by Donald Clarke
Copyright @ 1998 Miskatonic University Press
Algernon Blackwood is
known for his story "The Willows" which is considered one of the finest
supernatural tales ever written. Born in in Shooter's Hill, Kent,
on March 14, 1869, he grew up in a strict Calvinist family. He
the son of the widowed Duchess of Manchester and her second husband,
Stevenson Arthur Blackwood, a clerk in the Treasury and later Secretary
of the Post Office. While in private school, at the age of 14, he
decided to become a doctor. One of his teachers, a doctor
fascinated Blackwood with the powers of therapeutic hypnotism.
determined to be devote himself to psychiatric medicine. At the
of 16 was sent to Germany for a year to study at the Moravian
school in Königsfeld. In line with his strict upbringing he
found the military discipline of the school and by the meditative
and sense of honor and justice. But against the oppressive
Calvinism background, a fellow medical student from India introduced
to the Hindu religion. Young Blackwood became fascinated with the
Bhagavad Gita, the Vedanta, the Yoga of Patanjali, and theosophy.
He finished college at Wellington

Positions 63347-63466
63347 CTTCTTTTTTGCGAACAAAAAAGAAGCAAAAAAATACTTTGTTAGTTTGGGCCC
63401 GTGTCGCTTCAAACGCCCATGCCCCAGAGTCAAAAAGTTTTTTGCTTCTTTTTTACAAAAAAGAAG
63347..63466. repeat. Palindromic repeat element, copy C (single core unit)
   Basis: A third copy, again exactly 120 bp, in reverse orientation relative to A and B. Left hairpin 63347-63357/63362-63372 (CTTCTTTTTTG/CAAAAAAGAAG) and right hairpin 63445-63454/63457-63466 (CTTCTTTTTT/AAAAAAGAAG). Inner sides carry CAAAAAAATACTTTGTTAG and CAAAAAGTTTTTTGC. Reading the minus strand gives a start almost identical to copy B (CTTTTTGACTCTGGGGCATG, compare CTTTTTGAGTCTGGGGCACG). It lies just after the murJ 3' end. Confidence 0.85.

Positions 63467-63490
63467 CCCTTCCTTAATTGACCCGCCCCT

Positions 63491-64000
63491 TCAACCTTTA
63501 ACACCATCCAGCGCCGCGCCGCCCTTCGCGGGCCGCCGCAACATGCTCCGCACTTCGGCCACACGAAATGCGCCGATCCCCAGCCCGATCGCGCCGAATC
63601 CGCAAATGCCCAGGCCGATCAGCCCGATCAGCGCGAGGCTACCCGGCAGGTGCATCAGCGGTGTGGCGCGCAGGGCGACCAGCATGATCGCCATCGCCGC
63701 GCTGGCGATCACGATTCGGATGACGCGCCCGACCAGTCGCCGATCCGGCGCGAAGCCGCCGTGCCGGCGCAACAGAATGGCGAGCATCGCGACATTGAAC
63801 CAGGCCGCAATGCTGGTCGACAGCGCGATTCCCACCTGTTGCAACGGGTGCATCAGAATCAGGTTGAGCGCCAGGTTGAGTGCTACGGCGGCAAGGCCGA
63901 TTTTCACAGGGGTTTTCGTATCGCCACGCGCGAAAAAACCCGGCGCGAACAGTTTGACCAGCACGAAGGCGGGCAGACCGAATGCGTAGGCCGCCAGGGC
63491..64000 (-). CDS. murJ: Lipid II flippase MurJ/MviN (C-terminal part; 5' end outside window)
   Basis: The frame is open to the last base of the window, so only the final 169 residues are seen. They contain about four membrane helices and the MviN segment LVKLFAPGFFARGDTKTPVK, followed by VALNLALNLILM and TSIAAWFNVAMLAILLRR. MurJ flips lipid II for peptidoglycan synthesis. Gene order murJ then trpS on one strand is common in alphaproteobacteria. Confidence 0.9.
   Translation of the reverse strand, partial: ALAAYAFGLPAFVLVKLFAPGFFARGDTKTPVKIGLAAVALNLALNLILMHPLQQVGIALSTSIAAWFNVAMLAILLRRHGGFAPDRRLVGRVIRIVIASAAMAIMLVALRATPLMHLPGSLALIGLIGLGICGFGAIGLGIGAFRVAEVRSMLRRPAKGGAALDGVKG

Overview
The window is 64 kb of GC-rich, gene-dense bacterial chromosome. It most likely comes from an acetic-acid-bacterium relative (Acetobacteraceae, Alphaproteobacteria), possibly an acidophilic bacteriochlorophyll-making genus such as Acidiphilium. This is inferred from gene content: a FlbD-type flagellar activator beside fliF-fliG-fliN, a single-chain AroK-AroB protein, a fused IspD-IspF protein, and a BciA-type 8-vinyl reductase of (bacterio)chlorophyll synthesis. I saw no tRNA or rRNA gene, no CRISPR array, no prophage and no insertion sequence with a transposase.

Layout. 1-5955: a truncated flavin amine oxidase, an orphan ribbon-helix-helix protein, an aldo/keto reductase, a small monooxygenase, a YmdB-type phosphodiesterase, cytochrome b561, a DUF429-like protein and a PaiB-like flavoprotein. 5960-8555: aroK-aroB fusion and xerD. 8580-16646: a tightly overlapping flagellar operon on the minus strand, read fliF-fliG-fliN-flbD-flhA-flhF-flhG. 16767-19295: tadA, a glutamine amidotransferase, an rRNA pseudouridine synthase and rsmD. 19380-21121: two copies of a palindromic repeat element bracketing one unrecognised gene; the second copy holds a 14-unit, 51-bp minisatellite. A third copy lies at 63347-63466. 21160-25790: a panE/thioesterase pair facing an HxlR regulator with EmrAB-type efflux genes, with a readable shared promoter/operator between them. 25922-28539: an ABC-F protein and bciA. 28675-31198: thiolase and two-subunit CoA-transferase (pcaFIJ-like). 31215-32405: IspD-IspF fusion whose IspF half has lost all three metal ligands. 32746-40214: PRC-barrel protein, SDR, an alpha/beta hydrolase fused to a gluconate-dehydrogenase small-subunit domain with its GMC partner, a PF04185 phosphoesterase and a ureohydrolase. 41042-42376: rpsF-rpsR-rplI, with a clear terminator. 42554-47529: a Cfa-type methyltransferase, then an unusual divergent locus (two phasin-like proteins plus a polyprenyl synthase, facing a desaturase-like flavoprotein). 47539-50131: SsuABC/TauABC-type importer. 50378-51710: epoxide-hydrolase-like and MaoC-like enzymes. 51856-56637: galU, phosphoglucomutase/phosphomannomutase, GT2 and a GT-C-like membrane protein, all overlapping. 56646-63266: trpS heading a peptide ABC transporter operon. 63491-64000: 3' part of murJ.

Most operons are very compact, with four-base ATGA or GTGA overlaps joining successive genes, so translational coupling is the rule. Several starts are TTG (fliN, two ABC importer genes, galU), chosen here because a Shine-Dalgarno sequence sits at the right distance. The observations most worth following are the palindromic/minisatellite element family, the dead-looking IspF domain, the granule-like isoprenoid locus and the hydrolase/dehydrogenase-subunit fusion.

Cambridge and spent a year abroad in Switzerland, and the a year in
doing business for his father. He went on to the University at
but left the year after. His intention toward medicine was
Instead, in May of 1890 Blackwood moved to Canada and founded a dairy
It failed. He turned to hostelry but the hotel business didn't
him and he sold his share of the business in 1892.
Financially troubled and in
conflict with his
parents, Blackwood disappeared for a summer into the Canadian
a setting which would reappear consistently in later writings.
spiritually, Blackwood moved to New York City and went to work at the
Sun as a reporter for a small salary. He did make some side money
modeling for artist Charles Dana Gibson, who was a friend of Robert W.
Chambers of The King in Yellow fame. New York was not a good
for Blackwood. He was unhappy, surrounded by crooks and worse.
being conned of his money and framed for arson, Blackwood made the
of befriending and rooming with the unscrupulous Arthur Bigge.